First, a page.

Upperclassmen Myke Henry, Tommy Hamilton IV and Rashaun Stimage possessed talent, but each one owned an obvious flaw. Henry struggled defensively, Hamilton failed to utilize his size on the glass and Stimage lacked an identity on offense.
Although he and the rest of the coaching staff attempted to repair their faults, the three forwards persistently found themselves committing similar mistakes from the previous campaign. In particular, the 6-foot-11, 260-pound Hamilton, who posted just 8.6 points and 5.5 rebounds per game in 2015-16, didn’t transform into a go-to threat inside.
“Tommy definitely needed to lose weight and get stronger,” Sellers said. “A part of it was doing the conditioning, being aggressive and attacking the weight room. That’s something he didn’t do.”
Nevertheless, due to Henry and Stimage receiving their diplomas, along with Hamilton transferring to Texas Tech, the Blue Demons may throw a sizeable amount of minutes at freshmen Levi Cook, Al Eichelberger and Juco transfer Tre'Darius McCallum once the season tips off. Despite their shortage of experience at the Division I level, Sellers foresees the trio contributing where an absence of depth clearly lurks.
Unlike Hamilton, Sellers expects Cook to play down in the paint 90 percent of the time; his numbers at Huntington St. Joseph Prep would agree. During his two seasons in Huntington, West Virginia, the 6-foot-10, 293-pound center never attempted a jumper from behind the arc.
As a senior, he shot 60 percent on two-point field goal attempts and accumulated eight rebounds per game.
Additionally, throughout the Blue Demons’ practices, the veteran educator has adored his willingness to set screens. According to Sellers, in one practice, Cook surprised his teammates with a flare screen, noticing an opening towards the basket. However, he was a step ahead of them, as many were unclear about how they should react.
“Levi is probably one of the highest, if not the highest, IQ guys on our team, and he’s very unselfish,” he said. “When you have those traits, guys love playing with you. He’s almost like a European guy with understanding how to play basketball.”
After taking a look into his crystal ball, he believes Cook could average close to eight points and six rebounds in about 22 minutes each game.
For fellow youngster Al Eichelberger, his maturation on the court has come along slower than Cook’s. Plus, he’s nearly three inches shorter than the East Coast product. Still, Sellers states his wingspan hovers around 7-foot-2, providing him an extra edge on the block at either end of the hardwood.
“He’s so long, and that is going to help him with post defense and rebounding,” Sellers said.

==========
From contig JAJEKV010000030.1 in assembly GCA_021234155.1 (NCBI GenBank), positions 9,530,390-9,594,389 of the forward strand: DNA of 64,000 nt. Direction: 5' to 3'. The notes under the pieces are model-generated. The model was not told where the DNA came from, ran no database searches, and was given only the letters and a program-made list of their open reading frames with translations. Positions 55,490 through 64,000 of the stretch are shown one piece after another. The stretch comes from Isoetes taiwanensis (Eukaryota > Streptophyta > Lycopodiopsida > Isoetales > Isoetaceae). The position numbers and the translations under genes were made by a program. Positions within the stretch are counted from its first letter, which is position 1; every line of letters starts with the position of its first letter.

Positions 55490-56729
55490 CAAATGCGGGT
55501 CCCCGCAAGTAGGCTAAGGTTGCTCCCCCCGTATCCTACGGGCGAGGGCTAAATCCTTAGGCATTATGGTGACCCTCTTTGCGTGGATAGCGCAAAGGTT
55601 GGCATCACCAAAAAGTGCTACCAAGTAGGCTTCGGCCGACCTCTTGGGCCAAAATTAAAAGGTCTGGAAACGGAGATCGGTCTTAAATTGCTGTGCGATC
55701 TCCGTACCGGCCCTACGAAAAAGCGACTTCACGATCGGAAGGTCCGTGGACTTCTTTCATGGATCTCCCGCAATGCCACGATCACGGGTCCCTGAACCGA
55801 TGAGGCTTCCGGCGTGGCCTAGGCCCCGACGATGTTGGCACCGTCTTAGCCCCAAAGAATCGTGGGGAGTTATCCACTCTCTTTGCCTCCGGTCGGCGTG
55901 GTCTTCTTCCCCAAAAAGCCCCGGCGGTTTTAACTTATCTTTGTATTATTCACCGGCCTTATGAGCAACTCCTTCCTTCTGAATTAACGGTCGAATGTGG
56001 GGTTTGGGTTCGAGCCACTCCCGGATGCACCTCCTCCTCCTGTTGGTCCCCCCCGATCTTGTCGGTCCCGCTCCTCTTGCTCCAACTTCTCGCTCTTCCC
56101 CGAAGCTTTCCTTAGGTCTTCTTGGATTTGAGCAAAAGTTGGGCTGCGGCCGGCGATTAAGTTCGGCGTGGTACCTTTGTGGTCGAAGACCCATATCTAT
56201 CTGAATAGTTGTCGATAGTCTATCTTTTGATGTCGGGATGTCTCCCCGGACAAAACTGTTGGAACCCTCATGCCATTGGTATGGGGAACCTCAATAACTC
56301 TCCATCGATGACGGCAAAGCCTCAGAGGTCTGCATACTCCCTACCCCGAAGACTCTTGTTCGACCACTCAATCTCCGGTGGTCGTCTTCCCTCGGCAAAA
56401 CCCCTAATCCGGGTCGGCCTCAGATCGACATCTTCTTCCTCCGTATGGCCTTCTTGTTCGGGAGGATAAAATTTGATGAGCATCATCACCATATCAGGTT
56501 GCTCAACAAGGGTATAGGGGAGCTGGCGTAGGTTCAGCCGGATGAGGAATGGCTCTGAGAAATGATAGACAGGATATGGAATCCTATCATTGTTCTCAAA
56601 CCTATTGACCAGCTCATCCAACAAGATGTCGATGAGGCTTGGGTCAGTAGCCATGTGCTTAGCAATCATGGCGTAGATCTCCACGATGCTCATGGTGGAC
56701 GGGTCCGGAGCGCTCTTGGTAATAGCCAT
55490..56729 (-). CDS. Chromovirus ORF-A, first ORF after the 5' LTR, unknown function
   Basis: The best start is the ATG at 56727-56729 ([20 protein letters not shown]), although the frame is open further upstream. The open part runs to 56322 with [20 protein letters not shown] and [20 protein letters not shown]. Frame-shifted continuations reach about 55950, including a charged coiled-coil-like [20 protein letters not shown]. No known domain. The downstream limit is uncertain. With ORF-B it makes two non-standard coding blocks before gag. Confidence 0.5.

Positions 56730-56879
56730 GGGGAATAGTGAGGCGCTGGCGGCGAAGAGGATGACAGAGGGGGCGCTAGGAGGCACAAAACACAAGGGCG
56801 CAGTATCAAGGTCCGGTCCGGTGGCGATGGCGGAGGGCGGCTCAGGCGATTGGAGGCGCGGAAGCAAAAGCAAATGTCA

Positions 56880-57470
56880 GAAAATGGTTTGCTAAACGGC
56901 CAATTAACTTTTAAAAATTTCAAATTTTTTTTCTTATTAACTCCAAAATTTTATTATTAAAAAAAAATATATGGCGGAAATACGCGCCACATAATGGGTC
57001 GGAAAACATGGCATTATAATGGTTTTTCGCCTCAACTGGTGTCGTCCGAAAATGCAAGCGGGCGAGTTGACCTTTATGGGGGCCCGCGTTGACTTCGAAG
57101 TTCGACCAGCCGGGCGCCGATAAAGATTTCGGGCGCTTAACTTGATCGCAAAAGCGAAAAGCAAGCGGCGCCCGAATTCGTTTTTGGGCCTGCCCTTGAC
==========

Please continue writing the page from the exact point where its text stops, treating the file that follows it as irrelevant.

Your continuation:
Between the newcomers, though, McCallum emerged as the most athletic one to Sellers, especially within DePaul’s Pack-Line defense. During the offseason, the 6-foot-7, 209-pounder exhibited the proficiency to defend any position.
“If Tre’ goes to the five, we could switch everything (on defense),” he said. “With Tre’, Brandon (Cyrus), Bill (Garrett Jr.) and Eli (Cain), you have four guys about the same size. We could really cause some matchup problems.”
On top of that, Sellers mentioned that the junior’s explosiveness rivals the aforementioned-Henry’s, who provided numerous crowd-pleasing plays during his two years at DePaul. Most notably, the Chicago native surprised George Washington with a poster last season.
He also expects the frontcourt to see a boost at the start of the in-conference slate. Senior forward Peter Ryckbosch is hopeful for a return from a knee injury around late-December.
Undeniably, fans display doubt in a coach’s projections prior to the regular season. But following his 20th season as a DI professor, Sellers has detected his fair share of talent through the recruiting scene.
Prior to hopping on DePaul’s bench, he loaded up the resume with pit stops at his alma mater Central Connecticut State (1999-03), as well as Massachusetts (2003-04), Connecticut (2004-10), Hofstra (2011-13) and Creighton (2013-15). While stationed in Omaha, Nebraska, he helped the Bluejays reel in point guard Maurice Watson Jr., who transferred from Boston University.
A season ago, Watson ascended towards Big East stardom, averaging 14.1 points and 6.5 assists per contest. Hence, Sellers distinguished himself from the rest of the assistant coaching crop fairly quickly.
“You have to really scratch and claw to get kids to come there (Omaha), but once they’re there, they’re blown away by how nice it is,” he said. “Chicago is an easier sell.”
Even with an abundance of knowledge, Sellers recognizes how head coach Dave Leitao has propelled him to become a more valuable asset to a program. According to him, Leitao gives the the coaches freedom to recruit and coach in their own manner, lending Sellers tools to copy if he led a program elsewhere.
In fact, he almost collected the opportunity to do so, interviewing for the head coaching job at Central Connecticut State over the summer. Sellers fell short of landing the position, yet he’s undoubtedly focused on this season’s task: amounting victories via the sweet success of his big men.
“I’m hungry to be a head coach of my own program, but in the meantime, I want to see DePaul make it back to the NCAA Tournament,” he said.